It depends. The withholding requirements depend on whether the amount is
a periodic payment, non-periodic payment, and if the amount is a rollover
eligible distribution from a qualified plan (such as a 401(k), profit
sharing or pension plan), 403(b) or 457(b) plan.
For this purpose, periodic payments are defined as payments from a pension
plan that are spread out over more than one year (periodic payments).
Non-periodic payments are ad-hoc one-time distributions or distributions
paid within one-year.
For periodic payments from a pension or annuity, the withholding amount
is calculated using the same method that is used to determine withholding
salaries and wages, and the participant would simply instruct the payer
on how much to withhold.
For non-periodic payments, the following applies:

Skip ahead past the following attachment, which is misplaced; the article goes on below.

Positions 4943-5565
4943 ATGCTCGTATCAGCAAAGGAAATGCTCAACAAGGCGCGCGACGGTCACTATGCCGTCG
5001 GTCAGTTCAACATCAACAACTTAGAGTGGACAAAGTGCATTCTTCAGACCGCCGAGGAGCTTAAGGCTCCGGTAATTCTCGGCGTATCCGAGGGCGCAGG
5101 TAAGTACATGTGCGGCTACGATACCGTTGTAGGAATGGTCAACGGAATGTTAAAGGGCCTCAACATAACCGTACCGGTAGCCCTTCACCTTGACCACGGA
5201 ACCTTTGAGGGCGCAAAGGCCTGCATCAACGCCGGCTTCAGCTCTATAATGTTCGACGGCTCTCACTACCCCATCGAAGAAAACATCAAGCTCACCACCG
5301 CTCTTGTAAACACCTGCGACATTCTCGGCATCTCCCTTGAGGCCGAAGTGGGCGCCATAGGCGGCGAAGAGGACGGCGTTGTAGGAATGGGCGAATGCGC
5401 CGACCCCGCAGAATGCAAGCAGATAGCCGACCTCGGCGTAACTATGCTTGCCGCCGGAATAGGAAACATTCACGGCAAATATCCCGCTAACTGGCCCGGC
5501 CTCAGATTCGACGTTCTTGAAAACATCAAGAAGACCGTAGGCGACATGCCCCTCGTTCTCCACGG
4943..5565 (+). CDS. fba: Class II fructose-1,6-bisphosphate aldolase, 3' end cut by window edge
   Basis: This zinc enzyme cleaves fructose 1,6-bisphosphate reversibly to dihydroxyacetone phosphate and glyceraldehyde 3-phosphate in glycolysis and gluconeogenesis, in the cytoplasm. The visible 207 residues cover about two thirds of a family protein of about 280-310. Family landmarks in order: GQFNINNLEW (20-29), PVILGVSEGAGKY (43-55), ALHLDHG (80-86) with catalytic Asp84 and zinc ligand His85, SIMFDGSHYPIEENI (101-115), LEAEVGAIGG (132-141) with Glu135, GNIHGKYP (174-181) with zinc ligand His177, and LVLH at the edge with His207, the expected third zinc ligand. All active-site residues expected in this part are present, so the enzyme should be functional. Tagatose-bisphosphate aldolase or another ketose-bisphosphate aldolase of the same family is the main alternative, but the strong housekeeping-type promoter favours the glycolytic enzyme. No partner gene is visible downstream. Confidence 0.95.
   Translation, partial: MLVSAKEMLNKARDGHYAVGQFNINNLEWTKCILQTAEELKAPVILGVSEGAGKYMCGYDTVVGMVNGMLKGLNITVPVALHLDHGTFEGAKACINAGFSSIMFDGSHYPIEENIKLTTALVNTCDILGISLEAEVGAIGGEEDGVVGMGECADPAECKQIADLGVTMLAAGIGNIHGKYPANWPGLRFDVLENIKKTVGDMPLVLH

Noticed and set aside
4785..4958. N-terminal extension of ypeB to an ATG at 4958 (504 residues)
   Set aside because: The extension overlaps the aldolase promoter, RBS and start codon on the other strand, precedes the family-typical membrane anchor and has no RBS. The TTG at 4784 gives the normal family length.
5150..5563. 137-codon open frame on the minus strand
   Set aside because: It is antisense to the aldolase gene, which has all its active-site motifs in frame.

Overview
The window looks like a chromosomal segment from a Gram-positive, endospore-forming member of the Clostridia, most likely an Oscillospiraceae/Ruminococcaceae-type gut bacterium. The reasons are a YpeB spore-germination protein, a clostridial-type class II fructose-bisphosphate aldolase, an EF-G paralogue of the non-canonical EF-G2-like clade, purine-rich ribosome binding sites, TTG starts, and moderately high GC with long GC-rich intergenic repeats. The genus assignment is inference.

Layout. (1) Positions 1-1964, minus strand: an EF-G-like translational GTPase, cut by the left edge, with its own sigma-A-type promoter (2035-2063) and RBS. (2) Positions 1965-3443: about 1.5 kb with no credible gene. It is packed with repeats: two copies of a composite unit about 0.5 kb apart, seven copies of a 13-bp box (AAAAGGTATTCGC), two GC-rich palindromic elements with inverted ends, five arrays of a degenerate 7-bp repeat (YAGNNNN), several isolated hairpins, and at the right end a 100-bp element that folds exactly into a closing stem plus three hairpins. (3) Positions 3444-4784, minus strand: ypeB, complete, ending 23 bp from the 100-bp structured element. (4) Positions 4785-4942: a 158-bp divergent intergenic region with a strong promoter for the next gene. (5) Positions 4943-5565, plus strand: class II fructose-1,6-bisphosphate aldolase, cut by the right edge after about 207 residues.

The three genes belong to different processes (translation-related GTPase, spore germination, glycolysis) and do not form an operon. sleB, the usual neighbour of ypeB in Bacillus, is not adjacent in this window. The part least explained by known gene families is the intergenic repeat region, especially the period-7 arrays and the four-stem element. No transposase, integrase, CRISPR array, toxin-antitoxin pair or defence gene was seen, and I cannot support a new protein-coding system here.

- If the
account is a Traditional, SEP or SIMPLE IRA, the amount withheld for
federal tax must be zero, or any amount that is at least 10%. If the
IRA owner elects to have federal taxes withheld and indicates an
amount less than 10% of the gross distribution amount, the custodian
is required to increase the amount to 10%.
the account is a qualified plan (such as a 401(k), profit sharing or
pension plan), 403(b) or 457(b) plan, the following withholding
- If the
amount is rollover eligible, and is processed as a direct rollover
to an eligible retirement plan, no withholding applies
- If the
amount is rollover eligible, and is paid to the participant,
instead of being processed as a direct rollover, the payer is
required to withhold at least 20% for federal taxes.
- If the
amount is not rollover eligible, the IRA withholding rules apply,
which means the minimum withholding amount is 10%, unless the
participant elects zero withholding.
eligible distributions are defined in IRS Publication 575, available
mind that some payers also perform withholding for state taxes. The
withholding rules for states are different from the withholding rules for
federal tax; further, the withholding rules vary among states. For
instance, a state rule may require withholding only if federal taxes are
withheld, one may require withholding only if requested by the